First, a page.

After leasing up its Van Ness office building, Samuels & Assoc. is proposing a 506,000-square-foot office and lab building called 401 Park at the Landmark Center in the Fenway. Courtesy Elkus Manfredi Architects

The Massachusetts life sciences industry – home to 17 of the top 20 biopharmaceutical firms, all 10 of the world’s leading medical device companies and 900 other biopharma companies and medical device makers – is booming.  But with commercial vacancy rates at an all-time low in Greater Boston, life sciences companies are increasingly looking beyond the traditional center of Kendall Square to locate their office.

The evolution of Fenway as a cluster for innovation economy and life sciences companies during the past few years highlights how it is possible to foster a lively community that supports the continued growth of one of our commonwealth’s most important industries.

Life sciences tenants are looking for two things: thoughtfully designed, flexible lab space and great employees to drive their companies forward. In the race to attract and retain a diverse workforce, the amenities outside the office matter. The crux of what makes the Fenway such a draw to our growing innovation economy and life sciences tenant base is the neighborhood. In building out the ground floor retail spaces we operate in the Fenway, we consciously curated a mix of uses that would support employees before, during and after work.

Peter Sougarides

Peter Sougarides

With casual lunch spots, quirky coffee shops and great restaurants where coworkers can both brainstorm and unwind, food is clearly a part of The Fenway’s benefits. But we also make it easy for employees to run errands at Target; exercise the gym, spin studio or yoga; and recharge at nearby museums and entertainment venues. And we keep on investing – creating a new public park, planning for a world-class food hall, installing vibrant public art.

Decibel Therapeutics recently moved from Cambridge to the Fenway.

“The Van Ness building certainly had the right type of space for our needs – flexible, focused on collaboration, technically sound. But it was the intangible qualities of the Fenway that won us over: the energy and innovative vibe, the places where our team could go for lunch or after work and the presence of other companies that were fast growing like Decibel,” said Steve Holtzman, president and chief executive officer of Decibel Therapeutics and a Van Ness tenant.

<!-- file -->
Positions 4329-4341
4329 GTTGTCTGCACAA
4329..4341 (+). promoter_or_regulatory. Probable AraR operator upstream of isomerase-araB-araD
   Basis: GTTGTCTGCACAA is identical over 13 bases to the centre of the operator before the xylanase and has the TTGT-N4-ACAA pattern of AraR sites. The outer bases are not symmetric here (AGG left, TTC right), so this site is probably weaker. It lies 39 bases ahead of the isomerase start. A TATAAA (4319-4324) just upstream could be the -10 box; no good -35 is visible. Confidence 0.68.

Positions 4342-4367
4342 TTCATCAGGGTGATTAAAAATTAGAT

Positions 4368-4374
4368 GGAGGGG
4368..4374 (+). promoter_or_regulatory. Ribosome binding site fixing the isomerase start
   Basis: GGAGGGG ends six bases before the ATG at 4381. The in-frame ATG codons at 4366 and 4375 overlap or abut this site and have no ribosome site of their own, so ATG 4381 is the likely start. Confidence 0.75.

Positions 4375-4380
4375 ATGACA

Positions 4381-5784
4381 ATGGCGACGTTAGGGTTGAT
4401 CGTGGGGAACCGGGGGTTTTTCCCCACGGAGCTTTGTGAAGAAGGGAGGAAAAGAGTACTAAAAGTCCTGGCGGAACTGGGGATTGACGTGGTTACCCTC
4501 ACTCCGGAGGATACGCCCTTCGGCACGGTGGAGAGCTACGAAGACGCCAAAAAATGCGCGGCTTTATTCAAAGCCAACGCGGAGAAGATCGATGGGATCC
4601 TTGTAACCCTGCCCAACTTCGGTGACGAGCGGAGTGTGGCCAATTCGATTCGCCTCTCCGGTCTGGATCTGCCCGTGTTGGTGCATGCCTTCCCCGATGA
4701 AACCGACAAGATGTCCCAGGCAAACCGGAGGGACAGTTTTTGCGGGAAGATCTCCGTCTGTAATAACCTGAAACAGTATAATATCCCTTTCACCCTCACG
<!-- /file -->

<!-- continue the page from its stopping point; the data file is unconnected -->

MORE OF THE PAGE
Cluster Of Collaboration

The other great draw for tenants is The Fenway’s proximity to a talented pool of employees and collaborators – something that is enormously important to life sciences companies. Located not far from Longwood Medical Area containing most of Boston’s hospitals, many colleges and universities, and both Harvard Medical School and School of Public Health, there are endless possibilities for collaboration, recruitment and casual encounters that result in great new ideas.

Equally important is the accessibility of diverse transportation options: from the MBTA’s Green Line and a recently improved commuter rail station to updated bike paths and walkability to several residential neighborhoods in Brookline and Boston, Fenway is within reach of a diverse pool of employees.

To jumpstart the evolution of the Fenway, Samuels worked on seeding a culture of innovation. In 2014, we launched the wildly successful Hatch Fenway, an incubator for growing companies with disruptive ideas. By offering ultra-cost-effective short-term leases and other shared space amenities, we attracted young, energetic and rising companies to the Fenway for the first time.  When it joined Hatch, Toast was an emerging company; two years later its all-in-one restaurant technology platform makes it one of the fastest-growing technology companies in the U.S and it has graduated to larger office space. Today, Pulse @Mass Challenge is continuing the trend by connecting digital health companies with great opportunities (many found in the nearby hospitals).

The energy from the Fenway’s active streetscapes clearly carries into the building above – and vice-versa.

Peter Sougarides is executive vice president of development and a principal at Samuels & Assoc.

Is The Fenway Boston’s Next Life Science Hotspot?

by Banker & Tradesman time to read: 3 min